After giving someone else’s movie the perfect sequel with 1986’s Aliens, James Cameron gave his own movie the perfect sequel with 1991’s Terminator 2: Judgment Day. But since T2 provided the saga with a conclusive, action-packed ending, Hollywood has continued to beat sequel after sequel out of the franchise. Even Cameron himself couldn’t make a satisfying sequel to T2.
While Rise of the Machines, Salvation, Genisys, and Dark Fate are all generally bad movies, they’re not entirely devoid of artistic merit. They didn’t come close to matching the greatness of the first two Terminator movies, but they did a few things right.
10 Right: Rise Of The Machine’s Explosive Action
The plot of Terminator 3: Rise of the Machines may be flimsy and inconsistent, but the threequel has explosive action sequences in spades, from a firefight in a cemetery to a car chase in which Arnold Schwarzenegger is dragged through a row of buildings.
There are no set pieces in Rise of the Machines that compare to the truck chase or the steel mill shootout in T2, but there are plenty of dazzling sequences.
9 Wrong: Sarah Connor’s Off-Screen Death
Set a decade after the events of Terminator 2, Terminator 3: Rise of the Machines picks up with a John Connor who’s grown up to become a loser. It’s disappointing, but it’s nothing compared to the disappointment of finding out the legend that is Sarah Connor died off-screen between movies.
The revelation that Sarah got sick and died before the events of Terminator 3 is on par with Alien 3’s revelation that all the fan-favorite supporting characters from Aliens died in between sequels. Big Hollywood studios can’t help killing off iconic James Cameron characters and expect fans not to complain.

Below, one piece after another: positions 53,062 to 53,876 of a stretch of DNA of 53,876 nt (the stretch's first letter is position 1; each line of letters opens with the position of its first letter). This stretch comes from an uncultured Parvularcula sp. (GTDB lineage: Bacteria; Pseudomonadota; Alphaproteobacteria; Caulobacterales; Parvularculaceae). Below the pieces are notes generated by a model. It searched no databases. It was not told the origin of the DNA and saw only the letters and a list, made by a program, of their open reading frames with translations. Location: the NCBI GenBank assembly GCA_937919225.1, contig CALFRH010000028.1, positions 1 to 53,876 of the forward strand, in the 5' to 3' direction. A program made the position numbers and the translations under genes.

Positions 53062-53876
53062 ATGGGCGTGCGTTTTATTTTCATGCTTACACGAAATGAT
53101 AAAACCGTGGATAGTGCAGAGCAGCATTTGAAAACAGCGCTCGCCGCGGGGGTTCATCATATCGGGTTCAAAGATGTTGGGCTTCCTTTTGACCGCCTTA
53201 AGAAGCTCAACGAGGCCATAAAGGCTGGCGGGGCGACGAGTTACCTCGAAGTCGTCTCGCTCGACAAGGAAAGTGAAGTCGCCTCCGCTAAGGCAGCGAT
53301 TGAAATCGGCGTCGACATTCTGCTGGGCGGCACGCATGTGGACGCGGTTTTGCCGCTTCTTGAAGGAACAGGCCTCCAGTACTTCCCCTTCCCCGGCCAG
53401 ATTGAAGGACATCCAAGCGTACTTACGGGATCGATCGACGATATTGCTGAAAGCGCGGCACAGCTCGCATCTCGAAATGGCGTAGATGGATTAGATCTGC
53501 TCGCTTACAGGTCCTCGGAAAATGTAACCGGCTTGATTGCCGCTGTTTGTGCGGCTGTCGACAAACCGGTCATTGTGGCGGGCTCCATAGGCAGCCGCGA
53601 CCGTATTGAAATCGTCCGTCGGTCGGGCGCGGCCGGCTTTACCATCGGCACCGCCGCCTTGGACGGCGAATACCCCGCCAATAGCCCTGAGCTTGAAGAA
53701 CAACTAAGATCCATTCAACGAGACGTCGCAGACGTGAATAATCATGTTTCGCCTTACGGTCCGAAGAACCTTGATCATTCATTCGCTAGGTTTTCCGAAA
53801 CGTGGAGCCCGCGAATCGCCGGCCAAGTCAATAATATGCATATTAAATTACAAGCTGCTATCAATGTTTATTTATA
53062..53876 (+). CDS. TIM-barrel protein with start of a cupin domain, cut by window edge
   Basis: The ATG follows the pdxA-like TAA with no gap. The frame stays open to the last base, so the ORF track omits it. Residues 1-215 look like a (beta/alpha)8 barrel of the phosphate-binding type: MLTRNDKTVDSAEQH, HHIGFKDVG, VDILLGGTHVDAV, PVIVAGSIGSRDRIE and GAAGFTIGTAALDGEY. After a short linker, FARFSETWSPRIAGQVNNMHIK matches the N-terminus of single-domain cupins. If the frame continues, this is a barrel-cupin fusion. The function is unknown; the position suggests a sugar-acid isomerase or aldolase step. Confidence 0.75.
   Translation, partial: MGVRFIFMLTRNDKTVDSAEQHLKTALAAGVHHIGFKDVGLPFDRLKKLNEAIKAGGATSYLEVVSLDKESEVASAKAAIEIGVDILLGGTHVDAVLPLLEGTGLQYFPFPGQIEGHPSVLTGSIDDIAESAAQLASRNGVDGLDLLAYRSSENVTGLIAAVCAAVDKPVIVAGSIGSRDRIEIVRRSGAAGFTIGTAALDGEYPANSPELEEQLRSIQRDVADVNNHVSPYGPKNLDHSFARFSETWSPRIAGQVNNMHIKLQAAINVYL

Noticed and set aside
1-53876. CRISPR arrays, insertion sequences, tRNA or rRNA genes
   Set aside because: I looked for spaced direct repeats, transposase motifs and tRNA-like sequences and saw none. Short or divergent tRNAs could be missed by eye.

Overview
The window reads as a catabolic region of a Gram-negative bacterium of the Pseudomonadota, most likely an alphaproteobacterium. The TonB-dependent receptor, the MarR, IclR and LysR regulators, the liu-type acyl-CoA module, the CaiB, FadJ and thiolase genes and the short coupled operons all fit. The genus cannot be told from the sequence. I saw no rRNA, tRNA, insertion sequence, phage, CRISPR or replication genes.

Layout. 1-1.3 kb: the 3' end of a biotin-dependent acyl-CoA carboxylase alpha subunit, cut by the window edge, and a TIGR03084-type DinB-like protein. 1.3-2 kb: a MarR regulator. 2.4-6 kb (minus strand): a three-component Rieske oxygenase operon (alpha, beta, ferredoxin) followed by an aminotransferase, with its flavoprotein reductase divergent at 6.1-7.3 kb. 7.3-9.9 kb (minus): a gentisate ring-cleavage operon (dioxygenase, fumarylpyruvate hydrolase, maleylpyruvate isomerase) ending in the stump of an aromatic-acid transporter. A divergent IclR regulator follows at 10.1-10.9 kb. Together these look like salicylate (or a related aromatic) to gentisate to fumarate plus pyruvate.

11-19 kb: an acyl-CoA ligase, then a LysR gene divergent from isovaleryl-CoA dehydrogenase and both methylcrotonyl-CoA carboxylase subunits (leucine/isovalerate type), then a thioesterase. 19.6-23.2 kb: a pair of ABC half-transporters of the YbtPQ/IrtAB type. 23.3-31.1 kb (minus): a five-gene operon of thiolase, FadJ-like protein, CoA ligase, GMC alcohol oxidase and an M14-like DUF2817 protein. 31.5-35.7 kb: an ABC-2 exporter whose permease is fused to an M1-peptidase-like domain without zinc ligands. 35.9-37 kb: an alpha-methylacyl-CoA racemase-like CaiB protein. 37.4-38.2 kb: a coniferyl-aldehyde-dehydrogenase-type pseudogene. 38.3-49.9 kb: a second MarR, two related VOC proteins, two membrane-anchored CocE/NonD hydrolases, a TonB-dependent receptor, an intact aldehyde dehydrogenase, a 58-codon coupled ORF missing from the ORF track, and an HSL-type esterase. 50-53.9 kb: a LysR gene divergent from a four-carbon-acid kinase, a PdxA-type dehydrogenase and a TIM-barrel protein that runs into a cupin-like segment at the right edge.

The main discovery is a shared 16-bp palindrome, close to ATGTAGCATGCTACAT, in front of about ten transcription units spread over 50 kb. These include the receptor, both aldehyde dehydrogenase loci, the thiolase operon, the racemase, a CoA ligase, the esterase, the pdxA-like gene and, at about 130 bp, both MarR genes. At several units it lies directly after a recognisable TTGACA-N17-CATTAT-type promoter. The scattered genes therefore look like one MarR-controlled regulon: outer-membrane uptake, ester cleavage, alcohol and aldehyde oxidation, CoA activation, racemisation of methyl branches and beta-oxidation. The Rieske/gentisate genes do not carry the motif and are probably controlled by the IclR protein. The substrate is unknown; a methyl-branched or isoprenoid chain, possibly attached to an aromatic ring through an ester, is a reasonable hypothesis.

8 Right: Salvation’s Future Setting
After it became clear that no Terminator movie set in the present day could ever top T2, Terminator: Salvation was conceived. Set entirely in the future after the machines have taken over, Salvation focuses on an adult John Connor leading the resistance. It ended up being a pretty generic blockbuster, but it started out as a great idea to shake things up.
Unfortunately, after the critical and financial disappointment of Salvation, the studio decided to stop taking risks with the franchise and went back to the familiar formula.
7 Wrong: John Connor’s On-Screen Death
While Sarah Connor’s off-screen death in Terminator 3 was insulting, John Connor’s on-screen death in Dark Fate — which erased every post-T2 sequel from the canon — might have been even worse. In the opening scene, John circa T2, played by a de-aged Edward Furlong, is killed on vacation by a new time-traveling Terminator. This immediately negates the perfect conclusion of T2, because they didn’t prevent Judgment Day after all. Yet another Schwarzenegger Terminator was just going to come along and kill John when Sarah wasn’t looking.
This is hardly a step up from Sarah’s off-screen terminal illness in Terminator 3. If Terminator 3 had opened with Sarah on her deathbed, it wouldn’t have made the movie’s treatment of her character any less egregious.
6 Right: Arnold Schwarzenegger’s Commitment